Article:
Meanwhile, 17 seconds ahead of Quartararo, Bagnaia was holding up his end of the bargain. All Pecco could do on home soil was win, but he had an eight-time World Champion hanging onto his coattails. Looking incredibly strong, the Italian was starting to pull clear though… before Lap 23 of the Emilia-Romagna GP became the title-deciding lap of 2021. At Turn 15, where Miller crashed earlier in the race, Bagnaia suddenly slid out. Giving it all he had but just dancing over the limit with pace Marquez would later describe as ‘unreal’, it was over. Straight back up on his feet, Pecco knew. Ducati knew. Yamaha knew. Quartararo knew: a new MotoGP™ World Champion was about to be crowned.

Pecco’s crash, closely followed by an Oliveira crash right after, left Marc Marquez P1, Pol Espargaro P2 and Quartararo, the new World Champion, holding a sensational third place from P15 on the grid. But Bastianini had other ideas, the Beast on an electric charge in the latter stages. He wasn’t going to allow Quartararo to have an easy cruise home to the podium, and he was homing in.

Up ahead, the chequered flag came out and Marc Marquez won his second race in a row, his third of the season, and first on a clockwise track in 2021… much more difficult turf. Pol Espargaro came home second to hand Repsol Honda a fantastic 1-2, their first since 2017, and returned to the rostrum for the first time in 2021 and first time with the Japanese marque.

Meanwhile Bastianini, with a move at Turn 14, got the better of Quartararo on the last lap, cementing another stunning rostrum to take the lead in the Rookie of the Year fight. And then came the the 2021 MotoGP™ World Champion: Fabio Quartararo. Jubilation erupted for the Frenchman and Yamaha after a phenomenal season.

Johann Zarco (Pramac Racing) crossed the line in fifth to beat sixth place Rins by 1.2s, with Aleix Espargaro taking P7. P8 went the way of Maverick Viñales (Aprilia Racing Team Gresini) who claims his best result in Aprilia colours, and Marini secured his goal with a second top 10 of the season in P9 in his special Grazie Vale colour scheme.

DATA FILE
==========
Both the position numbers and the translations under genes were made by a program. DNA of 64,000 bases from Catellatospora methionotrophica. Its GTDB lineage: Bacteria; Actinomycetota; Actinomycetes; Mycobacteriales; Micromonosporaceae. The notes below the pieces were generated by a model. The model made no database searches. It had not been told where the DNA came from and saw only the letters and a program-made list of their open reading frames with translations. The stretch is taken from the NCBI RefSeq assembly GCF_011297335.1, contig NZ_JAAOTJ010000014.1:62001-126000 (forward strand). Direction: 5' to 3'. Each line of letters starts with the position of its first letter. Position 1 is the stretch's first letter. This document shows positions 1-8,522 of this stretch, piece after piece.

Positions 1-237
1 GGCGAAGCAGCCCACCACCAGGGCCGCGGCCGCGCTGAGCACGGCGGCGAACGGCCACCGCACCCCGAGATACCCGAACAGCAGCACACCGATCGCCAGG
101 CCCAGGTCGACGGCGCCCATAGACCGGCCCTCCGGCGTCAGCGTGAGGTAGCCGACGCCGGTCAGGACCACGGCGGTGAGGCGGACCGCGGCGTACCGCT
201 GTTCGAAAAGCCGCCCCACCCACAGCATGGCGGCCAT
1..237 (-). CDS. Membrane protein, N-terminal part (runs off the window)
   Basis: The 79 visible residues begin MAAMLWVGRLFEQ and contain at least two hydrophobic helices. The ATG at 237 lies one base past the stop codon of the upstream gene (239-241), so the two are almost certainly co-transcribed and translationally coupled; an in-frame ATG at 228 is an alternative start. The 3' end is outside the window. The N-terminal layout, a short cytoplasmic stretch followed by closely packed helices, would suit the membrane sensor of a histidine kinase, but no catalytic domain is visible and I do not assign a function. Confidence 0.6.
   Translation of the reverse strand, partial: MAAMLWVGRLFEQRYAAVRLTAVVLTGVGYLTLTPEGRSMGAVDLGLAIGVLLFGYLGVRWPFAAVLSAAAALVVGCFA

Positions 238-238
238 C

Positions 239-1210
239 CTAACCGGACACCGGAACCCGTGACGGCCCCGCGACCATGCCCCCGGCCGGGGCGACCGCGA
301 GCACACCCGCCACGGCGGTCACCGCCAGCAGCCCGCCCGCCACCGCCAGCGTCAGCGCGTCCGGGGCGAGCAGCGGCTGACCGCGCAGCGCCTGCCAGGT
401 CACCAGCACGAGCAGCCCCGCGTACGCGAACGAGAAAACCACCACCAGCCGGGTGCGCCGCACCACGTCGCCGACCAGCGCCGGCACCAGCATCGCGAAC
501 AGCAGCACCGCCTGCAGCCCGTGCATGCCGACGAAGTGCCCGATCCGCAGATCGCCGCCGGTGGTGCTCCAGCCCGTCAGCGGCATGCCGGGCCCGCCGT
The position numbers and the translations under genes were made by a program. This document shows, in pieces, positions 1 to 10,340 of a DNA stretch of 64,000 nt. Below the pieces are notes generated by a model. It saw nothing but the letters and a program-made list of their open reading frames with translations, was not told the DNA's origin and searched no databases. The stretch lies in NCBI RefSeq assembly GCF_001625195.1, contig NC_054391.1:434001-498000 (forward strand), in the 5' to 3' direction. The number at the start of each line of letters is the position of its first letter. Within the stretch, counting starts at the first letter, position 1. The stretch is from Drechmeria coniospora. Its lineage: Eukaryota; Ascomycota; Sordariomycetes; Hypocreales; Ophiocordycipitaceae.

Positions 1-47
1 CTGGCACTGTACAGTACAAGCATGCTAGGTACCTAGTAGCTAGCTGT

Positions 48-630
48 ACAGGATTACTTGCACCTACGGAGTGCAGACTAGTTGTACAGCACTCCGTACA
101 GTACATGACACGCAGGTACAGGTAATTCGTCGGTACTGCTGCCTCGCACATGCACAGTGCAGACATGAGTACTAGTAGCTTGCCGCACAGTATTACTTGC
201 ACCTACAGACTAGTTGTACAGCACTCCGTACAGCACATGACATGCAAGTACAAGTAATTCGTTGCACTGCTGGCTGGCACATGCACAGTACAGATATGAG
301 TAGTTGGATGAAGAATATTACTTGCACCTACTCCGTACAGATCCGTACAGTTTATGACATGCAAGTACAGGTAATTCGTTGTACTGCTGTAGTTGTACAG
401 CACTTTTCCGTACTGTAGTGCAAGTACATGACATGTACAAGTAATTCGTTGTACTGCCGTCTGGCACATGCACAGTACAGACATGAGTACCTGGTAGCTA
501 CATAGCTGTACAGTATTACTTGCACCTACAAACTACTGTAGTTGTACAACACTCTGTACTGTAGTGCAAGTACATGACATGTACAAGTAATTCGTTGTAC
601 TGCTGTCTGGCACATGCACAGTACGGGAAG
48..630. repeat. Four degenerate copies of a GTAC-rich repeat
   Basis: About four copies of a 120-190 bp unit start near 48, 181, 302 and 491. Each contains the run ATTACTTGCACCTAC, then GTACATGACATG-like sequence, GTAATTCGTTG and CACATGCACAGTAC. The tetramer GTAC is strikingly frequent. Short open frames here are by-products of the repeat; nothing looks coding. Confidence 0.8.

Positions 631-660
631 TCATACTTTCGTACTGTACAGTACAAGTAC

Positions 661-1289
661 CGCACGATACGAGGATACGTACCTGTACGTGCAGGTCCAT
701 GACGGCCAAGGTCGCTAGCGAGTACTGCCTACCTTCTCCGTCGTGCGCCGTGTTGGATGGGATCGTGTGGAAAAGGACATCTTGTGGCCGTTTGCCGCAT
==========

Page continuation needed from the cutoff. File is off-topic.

Speaking of, Valentino Rossi (Petronas Yamaha SRT) crossed the line in 10th in his final MotoGP™ race on Italian soil: a fitting send-off to the nine-time World Champion in front of his adoring fans after a tougher start to the race, and now two races remain in Portugal and Valencia to enjoy The Doctor doing what he loves best – racing motorcycles. 

Brad Binder (Red Bull KTM Factory Racing) had an eventful day. The South African crashed on the sighting lap, started from the back of the grid and ended up finishing P11 after another impressive charge. Michele Pirro (Ducati Lenovo Team), Andrea Dovizioso (Petronas Yamaha SRT), Morbidelli and Takaaki Nakagami (LCR Honda Idemitsu) – the latter despite a crash – were the final points scorers at Misano.

And so the sun sets on the premier class Championship fight and a dramatic day in Emilia-Romagna. An emotional one too, as Quartararo won, Rossi bid farewell to his home crowd and Bagnaia was forced to cede. But the Ducati man came out in pitlane to congratulate Quartararo, as did Miller, and will surely be a force to be reckoned with in next year’s battle too… Now we head back to Portugal for the Algarve GP, and the title fight may be over but the racing will remain as exciting as ever.